• Bed bugs are making an international comeback—to the point where a global “bed bug pandemic” is predicted.
• From a social determinants of health (SDH) perspective, with its focus on living condition standards, bed bugs constitute a threat to public health.
• While anyone can be at risk of experiencing a bed bug infestation, the social impacts of bed bugs can be especially devastating for people on low incomes. Reliance on second-hand furniture and clothing, lack of access to affordable, quality housing, and lack of control over the maintenance of rental units make low-income residents especially vulnerable to infestations. Once infested, the costs associated with treatment and management can be overwhelming for those with limited financial resources. When the social stigma that bed bug sufferers encounter is added into the mix, the result is stress, anxiety, sleeplessness, and social isolation—all of which compromise people’s health and well being.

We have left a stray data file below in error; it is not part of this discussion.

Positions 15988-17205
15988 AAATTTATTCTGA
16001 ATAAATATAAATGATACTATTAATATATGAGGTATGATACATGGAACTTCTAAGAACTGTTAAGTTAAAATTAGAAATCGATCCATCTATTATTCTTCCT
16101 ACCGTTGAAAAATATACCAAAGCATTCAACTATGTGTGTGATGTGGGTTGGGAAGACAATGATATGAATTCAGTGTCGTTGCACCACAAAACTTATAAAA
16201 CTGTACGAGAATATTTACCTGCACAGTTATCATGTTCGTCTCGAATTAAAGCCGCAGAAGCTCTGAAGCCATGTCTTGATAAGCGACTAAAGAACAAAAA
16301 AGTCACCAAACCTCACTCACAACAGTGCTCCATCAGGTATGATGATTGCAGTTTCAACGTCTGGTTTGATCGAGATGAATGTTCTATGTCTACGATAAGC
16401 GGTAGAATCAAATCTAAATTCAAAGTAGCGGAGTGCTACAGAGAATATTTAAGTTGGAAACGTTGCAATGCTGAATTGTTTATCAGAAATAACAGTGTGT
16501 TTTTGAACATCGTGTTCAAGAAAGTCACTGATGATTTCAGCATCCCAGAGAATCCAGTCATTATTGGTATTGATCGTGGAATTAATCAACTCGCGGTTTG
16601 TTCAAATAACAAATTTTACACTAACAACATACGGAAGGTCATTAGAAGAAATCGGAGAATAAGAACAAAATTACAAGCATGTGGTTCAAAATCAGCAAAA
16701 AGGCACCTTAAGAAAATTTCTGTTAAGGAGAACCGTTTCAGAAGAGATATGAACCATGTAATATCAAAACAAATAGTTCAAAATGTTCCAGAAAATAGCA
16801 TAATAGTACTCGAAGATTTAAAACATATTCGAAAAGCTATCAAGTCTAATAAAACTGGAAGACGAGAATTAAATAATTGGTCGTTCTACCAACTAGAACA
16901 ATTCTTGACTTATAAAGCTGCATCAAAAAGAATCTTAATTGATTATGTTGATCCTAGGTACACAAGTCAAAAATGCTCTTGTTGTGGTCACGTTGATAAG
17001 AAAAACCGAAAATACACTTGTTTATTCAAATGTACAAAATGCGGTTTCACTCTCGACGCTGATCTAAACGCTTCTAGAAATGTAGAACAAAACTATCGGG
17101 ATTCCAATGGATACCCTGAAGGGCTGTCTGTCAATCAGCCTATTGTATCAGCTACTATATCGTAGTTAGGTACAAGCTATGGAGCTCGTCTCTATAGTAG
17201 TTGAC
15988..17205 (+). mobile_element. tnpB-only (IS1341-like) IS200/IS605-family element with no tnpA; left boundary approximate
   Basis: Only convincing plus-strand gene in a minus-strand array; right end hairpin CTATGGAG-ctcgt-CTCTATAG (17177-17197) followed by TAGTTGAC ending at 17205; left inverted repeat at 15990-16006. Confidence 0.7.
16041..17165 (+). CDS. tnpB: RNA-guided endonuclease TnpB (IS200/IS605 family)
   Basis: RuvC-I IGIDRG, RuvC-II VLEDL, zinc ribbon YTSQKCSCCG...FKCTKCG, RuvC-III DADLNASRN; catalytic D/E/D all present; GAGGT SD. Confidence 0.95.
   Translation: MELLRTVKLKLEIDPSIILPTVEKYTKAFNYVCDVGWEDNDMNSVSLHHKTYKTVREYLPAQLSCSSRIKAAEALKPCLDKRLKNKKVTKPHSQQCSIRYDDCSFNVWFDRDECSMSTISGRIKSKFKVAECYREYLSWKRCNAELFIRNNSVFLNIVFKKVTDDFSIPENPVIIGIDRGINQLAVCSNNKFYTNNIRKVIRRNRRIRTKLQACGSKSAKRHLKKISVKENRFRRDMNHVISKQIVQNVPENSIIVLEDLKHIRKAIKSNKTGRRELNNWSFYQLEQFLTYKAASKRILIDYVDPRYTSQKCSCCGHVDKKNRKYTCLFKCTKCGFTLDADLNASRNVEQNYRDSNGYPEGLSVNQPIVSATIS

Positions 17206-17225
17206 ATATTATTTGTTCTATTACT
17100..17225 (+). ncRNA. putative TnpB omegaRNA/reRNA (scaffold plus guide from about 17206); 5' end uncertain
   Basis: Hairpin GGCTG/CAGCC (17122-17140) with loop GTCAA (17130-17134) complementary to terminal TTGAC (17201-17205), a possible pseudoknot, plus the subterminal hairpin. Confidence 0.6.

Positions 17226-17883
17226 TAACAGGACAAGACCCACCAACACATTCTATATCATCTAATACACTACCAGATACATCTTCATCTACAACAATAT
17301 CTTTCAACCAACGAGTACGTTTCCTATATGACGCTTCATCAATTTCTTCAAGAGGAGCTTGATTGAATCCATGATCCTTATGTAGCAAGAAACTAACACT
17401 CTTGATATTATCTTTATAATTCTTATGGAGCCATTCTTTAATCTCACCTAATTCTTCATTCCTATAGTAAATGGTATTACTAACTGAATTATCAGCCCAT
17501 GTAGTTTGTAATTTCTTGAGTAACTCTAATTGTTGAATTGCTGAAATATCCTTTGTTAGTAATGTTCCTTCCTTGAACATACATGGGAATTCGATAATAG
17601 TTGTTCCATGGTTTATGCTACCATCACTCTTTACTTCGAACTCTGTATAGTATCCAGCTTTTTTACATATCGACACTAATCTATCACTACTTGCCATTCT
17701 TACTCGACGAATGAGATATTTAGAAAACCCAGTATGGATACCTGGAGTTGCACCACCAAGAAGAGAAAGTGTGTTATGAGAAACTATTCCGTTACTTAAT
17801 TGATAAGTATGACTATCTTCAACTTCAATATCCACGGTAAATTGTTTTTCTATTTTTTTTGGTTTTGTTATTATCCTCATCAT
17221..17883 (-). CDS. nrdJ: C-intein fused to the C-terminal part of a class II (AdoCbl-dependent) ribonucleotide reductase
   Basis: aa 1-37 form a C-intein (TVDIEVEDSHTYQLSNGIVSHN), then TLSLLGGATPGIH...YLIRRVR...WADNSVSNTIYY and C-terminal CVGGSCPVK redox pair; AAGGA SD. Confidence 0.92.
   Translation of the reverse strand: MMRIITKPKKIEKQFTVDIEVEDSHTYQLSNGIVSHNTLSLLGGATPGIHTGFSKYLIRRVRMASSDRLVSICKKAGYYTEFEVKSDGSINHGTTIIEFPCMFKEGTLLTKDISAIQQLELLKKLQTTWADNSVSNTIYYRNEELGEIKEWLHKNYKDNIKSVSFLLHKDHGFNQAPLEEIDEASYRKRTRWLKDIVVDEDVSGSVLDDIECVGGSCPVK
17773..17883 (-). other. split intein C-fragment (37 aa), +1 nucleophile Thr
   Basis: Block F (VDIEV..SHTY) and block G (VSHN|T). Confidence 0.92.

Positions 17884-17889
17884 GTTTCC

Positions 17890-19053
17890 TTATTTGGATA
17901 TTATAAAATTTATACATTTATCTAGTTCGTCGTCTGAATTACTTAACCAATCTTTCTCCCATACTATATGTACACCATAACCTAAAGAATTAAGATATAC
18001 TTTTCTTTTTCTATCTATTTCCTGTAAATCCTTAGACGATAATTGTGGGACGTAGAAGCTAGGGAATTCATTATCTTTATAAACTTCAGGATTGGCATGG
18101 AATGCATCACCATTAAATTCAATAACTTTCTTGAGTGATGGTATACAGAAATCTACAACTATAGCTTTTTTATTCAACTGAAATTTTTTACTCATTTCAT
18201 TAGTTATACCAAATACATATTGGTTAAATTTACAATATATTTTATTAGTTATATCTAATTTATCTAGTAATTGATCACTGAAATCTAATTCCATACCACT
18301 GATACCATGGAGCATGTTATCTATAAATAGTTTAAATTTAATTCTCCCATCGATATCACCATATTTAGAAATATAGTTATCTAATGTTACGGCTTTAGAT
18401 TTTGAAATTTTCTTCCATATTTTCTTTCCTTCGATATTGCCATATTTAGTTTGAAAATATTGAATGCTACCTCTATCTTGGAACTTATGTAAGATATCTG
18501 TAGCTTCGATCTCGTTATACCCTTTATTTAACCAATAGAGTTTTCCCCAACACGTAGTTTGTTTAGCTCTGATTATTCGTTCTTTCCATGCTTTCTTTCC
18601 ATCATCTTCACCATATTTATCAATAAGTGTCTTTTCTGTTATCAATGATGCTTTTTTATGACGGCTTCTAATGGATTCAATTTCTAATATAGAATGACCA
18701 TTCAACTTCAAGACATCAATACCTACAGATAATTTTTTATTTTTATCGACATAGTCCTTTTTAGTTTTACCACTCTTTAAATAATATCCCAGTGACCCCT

• Almost all of the inner-city residents interviewed reported suffering from increased stress and sleep deprivation as a result of bed bugs. There is much well-supported research that documents the significant impacts of both stress and lack of sleep on people’s ability to undertake everyday activities, which can create further stress and health-related outcomes
• The SDH approach offers a holistic way of dealing with the problem of bed bugs. It acknowledges the negative health outcomes that can result from the experience of dealing with an infestation and directs our attention to the social determinants that need to be addressed in developing effective policies and practices for responding to the bed bug epidemic—and providing relief and resources to those most vulnerable.